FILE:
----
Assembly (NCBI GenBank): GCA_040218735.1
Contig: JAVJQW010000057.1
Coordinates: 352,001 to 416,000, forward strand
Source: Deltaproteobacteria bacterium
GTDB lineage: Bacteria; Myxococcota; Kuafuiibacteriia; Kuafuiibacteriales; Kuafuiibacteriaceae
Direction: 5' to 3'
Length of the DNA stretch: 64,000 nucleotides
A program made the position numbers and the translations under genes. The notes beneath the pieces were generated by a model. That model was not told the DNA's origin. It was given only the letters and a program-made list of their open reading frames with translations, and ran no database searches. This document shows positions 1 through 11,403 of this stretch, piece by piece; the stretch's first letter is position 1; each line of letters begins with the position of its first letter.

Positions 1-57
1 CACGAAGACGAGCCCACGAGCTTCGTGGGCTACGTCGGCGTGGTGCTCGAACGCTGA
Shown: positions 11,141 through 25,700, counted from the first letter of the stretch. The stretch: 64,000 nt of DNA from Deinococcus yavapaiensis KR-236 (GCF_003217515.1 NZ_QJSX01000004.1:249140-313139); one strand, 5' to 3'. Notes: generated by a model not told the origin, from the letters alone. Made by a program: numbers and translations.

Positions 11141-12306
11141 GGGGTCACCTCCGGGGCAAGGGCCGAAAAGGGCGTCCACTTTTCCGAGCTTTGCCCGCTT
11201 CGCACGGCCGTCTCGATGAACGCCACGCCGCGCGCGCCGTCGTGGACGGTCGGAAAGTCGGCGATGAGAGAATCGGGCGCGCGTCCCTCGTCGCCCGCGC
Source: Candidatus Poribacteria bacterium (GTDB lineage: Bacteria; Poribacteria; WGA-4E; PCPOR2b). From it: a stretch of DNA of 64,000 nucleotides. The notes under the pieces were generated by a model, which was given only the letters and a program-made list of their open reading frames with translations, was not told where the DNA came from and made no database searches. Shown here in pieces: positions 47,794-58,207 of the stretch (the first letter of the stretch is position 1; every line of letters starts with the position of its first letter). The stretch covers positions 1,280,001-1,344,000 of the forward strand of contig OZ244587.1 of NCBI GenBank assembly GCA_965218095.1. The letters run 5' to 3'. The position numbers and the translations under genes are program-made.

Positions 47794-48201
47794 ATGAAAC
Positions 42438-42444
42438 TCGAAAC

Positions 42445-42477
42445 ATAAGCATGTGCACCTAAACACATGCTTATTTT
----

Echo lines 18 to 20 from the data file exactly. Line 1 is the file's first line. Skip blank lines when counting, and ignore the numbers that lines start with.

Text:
Positions 42438-42444
42438 TCGAAAC

Positions 42445-42477